NEW RISKS, OLD WELFARE Japanese university students, work-related anxieties and sources of support
Not unlike many European societies in the 1970s and 1980s, Japan went through a rapid process of postindustrialization in the 1990s and 2000s. Whilst the implications were wide-ranging, young (would-be) labour market entrants were among the most affected groups: youth unemployment more than doubled, as did the prevalence of non-standard employment. Simultaneously, how to remain in employment and achieve work-life balance became serious concerns for women especially. This article builds on existing research as well as interviews with 38 university students in Kyoto to capture key features of such 'new risks' in Japan. Alongside intriguing gender and class differences, we find that the short- and long-term anxieties many students face have not yet been countered with public policy innovations. Emerging support measures outside the context of the family and the company remain not only inadequate but also largely unknown to students.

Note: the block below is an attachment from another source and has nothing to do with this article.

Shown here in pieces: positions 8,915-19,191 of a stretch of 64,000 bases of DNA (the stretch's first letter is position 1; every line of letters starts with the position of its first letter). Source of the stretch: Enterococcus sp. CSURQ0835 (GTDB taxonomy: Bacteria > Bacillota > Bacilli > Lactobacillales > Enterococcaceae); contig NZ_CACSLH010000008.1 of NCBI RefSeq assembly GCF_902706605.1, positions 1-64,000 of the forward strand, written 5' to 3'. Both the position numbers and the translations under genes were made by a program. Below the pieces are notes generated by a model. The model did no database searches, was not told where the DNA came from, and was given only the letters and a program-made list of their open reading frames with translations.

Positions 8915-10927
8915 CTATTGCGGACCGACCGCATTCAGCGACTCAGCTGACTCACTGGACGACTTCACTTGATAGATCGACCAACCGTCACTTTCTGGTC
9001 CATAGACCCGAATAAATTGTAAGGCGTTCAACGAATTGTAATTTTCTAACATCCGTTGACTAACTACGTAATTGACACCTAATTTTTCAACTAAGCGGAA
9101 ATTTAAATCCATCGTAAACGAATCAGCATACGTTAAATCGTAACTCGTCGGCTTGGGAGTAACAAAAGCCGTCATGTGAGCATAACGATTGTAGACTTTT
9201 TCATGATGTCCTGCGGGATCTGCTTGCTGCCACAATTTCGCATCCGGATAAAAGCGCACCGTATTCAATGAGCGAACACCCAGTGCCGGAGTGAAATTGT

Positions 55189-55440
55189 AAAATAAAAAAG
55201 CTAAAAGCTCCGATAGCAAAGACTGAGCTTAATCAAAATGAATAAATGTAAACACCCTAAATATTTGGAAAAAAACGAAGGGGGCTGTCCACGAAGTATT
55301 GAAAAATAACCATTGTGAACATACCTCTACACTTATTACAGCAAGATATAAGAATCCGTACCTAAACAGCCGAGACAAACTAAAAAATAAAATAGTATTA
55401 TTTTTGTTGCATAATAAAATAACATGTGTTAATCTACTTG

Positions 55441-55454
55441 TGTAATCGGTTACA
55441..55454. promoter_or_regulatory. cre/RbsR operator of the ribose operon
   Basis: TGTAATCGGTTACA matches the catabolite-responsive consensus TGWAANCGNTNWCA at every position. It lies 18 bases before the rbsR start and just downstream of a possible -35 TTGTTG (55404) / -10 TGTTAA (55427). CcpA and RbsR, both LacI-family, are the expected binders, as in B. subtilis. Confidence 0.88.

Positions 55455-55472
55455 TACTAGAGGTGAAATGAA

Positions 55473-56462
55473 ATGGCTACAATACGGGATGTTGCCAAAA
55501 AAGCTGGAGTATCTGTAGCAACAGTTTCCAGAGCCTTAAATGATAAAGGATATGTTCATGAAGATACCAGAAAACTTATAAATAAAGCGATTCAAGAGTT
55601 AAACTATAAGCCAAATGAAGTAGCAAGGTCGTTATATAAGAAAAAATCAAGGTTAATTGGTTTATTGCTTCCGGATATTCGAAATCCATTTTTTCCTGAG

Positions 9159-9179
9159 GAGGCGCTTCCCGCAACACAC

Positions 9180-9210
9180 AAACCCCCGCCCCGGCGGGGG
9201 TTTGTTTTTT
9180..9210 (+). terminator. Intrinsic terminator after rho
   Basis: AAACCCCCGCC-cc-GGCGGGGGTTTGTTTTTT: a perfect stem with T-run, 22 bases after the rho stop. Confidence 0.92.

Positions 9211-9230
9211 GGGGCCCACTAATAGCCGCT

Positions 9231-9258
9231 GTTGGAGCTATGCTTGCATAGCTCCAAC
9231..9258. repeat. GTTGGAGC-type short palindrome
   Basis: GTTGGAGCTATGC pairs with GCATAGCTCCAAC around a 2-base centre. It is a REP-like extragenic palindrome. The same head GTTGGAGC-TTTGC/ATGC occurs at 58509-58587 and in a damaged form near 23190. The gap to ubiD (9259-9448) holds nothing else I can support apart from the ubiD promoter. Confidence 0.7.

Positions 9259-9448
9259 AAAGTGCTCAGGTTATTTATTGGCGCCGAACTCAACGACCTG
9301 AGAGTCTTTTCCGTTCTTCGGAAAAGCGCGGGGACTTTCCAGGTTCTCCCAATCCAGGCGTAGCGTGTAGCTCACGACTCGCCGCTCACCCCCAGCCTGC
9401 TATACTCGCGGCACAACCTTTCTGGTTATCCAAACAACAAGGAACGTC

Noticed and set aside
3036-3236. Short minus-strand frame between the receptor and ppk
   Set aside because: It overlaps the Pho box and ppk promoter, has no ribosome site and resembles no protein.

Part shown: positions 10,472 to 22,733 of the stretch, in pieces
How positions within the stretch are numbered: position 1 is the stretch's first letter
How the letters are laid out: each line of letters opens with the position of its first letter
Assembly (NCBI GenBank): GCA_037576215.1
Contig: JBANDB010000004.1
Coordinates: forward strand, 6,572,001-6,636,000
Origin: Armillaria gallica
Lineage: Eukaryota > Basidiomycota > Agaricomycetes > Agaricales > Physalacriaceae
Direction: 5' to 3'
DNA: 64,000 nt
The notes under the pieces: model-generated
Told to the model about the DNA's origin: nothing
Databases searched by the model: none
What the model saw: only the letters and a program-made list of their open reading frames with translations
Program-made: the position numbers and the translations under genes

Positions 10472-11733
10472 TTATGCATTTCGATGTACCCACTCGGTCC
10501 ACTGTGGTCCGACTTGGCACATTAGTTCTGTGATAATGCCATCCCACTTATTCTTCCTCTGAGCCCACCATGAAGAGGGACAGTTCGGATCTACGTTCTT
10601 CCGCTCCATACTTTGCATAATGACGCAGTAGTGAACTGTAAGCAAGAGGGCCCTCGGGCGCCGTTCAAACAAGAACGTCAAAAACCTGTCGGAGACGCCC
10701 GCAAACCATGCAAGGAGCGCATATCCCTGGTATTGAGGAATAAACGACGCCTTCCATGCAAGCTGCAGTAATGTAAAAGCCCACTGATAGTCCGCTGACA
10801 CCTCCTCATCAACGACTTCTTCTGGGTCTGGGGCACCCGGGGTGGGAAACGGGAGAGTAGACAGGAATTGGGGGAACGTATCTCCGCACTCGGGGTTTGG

Youth, Risk, Post-industrialization, University students, Employment, School-to-work transition, Work-life balance
Research Institute for Economics and Business Administration
Rokkodai-cho, Nada-ku, Kobe
& Green Templeton College, University of Oxford
Graduate School of Sociology, Ritsumeikan University
Faculty of Policy Studies, Doshisha University